The separation of these layers makes you initially strongly dependent on serialize/deserialize, and on Redis performance for dealing with the event transfer, but having those three layers separated (client I/O, event transfer, processing) means you can bugfix, update, and even wholesale replace each of the three layers separately. You can start re-implementing your processor daemons in a faster language without even touching the client or I/O layer. They could all live on separate servers without any code modification. If serialization becomes a big problem, you can replace the event transfer mechanism with your own shared memory arrangement to move data directly from I/O processes to processing processes.

#5265746 Redis Scaling with Monster AOE

Posted by Wyrframe on 10 December 2015 - 10:04 AM

From what I can tell with 3 minutes of reading, Redis Publish/Subscribe is a means to let DB clients listen for change sets published on certain channels. This is a feature you might use in your game-server's imlementation to keep on top of changes to the world which are relevant (i.e. needs sending to) connected clients; it is not something you should ever expose to the game client.


Independent of your server database, your server needs to send information to your cilents such as:

 * Mob X of description D is Relevant (includes all info like type, skin, position, AI state, current target) - indicates a mob has entered the client's data frustrum

 * Mob X is Irrelevant - indicates a mob is gone, whether it moved out of range, the client moved out of range, its lootable body has dissolved, etc

 * Mob X Updated to D - new information about the mob. Generally, include all the high-priority fields like position, AI state, current target... and then generally include all fields that have changed in the past couple seconds, regardless of whether they've changed since the last Mob-Update packet sent to this particular client. Keeping precise monitor-change lists can get really expensive.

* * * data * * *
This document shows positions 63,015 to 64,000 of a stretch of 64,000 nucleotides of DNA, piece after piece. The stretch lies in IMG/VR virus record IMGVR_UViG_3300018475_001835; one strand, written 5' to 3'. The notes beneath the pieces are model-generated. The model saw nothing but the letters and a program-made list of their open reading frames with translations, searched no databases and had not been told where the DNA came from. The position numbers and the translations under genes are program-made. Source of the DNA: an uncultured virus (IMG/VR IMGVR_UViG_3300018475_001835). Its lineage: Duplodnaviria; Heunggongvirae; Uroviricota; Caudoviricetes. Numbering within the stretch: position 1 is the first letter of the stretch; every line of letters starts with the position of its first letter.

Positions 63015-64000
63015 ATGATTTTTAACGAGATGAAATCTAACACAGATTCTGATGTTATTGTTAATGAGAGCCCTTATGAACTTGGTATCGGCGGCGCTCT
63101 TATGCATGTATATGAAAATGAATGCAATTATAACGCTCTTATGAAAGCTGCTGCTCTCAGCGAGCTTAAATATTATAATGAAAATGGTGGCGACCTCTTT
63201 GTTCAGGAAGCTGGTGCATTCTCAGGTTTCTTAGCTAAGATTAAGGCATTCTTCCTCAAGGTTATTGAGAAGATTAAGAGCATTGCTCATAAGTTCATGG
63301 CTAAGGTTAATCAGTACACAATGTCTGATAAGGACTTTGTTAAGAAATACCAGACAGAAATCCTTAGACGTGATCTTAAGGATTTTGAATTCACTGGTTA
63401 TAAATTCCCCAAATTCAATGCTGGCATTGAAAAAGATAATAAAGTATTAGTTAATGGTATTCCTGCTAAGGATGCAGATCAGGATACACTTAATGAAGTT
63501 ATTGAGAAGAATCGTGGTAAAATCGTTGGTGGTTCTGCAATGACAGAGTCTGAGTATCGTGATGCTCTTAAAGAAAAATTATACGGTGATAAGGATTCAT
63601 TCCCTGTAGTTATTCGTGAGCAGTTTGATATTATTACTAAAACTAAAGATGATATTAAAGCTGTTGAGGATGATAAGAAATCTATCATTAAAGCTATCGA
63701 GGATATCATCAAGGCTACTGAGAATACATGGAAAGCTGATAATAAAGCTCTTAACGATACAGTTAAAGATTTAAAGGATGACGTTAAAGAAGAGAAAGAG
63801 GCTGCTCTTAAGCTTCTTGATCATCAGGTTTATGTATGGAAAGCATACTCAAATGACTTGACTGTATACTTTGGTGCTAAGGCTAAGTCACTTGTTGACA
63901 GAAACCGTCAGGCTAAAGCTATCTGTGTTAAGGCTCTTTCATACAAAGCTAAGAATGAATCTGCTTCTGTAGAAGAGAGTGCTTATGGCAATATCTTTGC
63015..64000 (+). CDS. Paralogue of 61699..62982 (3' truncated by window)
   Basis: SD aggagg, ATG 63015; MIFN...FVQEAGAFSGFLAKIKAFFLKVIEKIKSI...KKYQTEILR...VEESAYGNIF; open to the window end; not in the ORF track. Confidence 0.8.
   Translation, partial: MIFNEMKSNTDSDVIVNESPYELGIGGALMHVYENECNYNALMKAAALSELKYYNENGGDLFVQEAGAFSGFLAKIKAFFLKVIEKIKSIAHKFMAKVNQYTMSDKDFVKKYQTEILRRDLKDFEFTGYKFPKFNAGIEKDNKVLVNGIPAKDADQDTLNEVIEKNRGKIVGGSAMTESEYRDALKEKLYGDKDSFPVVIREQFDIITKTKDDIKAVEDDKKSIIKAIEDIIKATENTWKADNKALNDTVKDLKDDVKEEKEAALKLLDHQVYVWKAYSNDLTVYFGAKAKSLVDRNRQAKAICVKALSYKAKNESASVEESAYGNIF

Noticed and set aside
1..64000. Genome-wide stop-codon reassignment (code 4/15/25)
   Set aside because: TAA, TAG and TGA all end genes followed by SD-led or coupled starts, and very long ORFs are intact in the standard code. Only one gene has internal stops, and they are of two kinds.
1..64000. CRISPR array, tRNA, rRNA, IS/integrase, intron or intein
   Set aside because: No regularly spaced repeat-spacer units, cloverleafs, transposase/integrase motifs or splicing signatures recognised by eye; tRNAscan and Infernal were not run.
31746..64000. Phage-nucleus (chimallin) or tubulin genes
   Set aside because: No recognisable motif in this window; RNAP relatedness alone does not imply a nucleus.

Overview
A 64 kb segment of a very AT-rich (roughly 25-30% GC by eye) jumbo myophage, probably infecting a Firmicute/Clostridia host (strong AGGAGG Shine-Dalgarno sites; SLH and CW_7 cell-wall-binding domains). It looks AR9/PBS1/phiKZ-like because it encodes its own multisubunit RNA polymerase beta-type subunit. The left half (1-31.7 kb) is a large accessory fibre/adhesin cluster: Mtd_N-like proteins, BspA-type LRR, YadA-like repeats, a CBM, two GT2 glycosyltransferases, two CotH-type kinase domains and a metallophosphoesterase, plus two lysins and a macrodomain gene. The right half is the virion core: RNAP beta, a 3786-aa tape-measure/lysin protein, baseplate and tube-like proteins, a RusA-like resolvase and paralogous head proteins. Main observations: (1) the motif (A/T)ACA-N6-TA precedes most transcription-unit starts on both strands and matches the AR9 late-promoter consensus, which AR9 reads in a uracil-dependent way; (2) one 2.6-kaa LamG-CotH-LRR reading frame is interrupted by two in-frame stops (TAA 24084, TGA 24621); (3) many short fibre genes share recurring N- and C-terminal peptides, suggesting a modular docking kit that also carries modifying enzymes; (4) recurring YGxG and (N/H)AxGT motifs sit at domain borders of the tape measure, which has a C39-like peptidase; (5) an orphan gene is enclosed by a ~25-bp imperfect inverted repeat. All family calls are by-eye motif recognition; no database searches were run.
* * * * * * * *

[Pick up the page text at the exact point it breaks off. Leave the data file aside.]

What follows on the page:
* And chat-channel messages, response messages (as in responses to queries, such as "what's on Lootable Mob X I can take?"), cutscene or dialog or conversation messages, etc.


So, you need to figure out how to encode each message, how to gather that information from the server data and relay it to clients, and how to fill in the gaps at the client's end so it looks like a smooth, cohesive experience.


Generally, individual mobs never actually hit the disk server side; each server keeps the mobs within its frustrum in memory only. So, yes, they'd be created, updated, monitored, live, and die in memory structures, but not in a clusterable database like Redis. If the server is shut down, all clients are thrown out anyways; you can re-spawn the mobs when the server comes back up. Obviously unique mobs which never respawn, especially ones which need to be in only one place at a time, are an exception.

#5264121 Best route to take for automatically going through a program

Posted by Wyrframe on 29 November 2015 - 11:10 AM

SikuliX is a scriptable system that lets you automate desktop interaction using image-recognition and OCR, so you can cope with unpredictable positions of windows and GUI elements.




It's ideal for automating simple GUI processes when AutoHotKey doesn't suffice.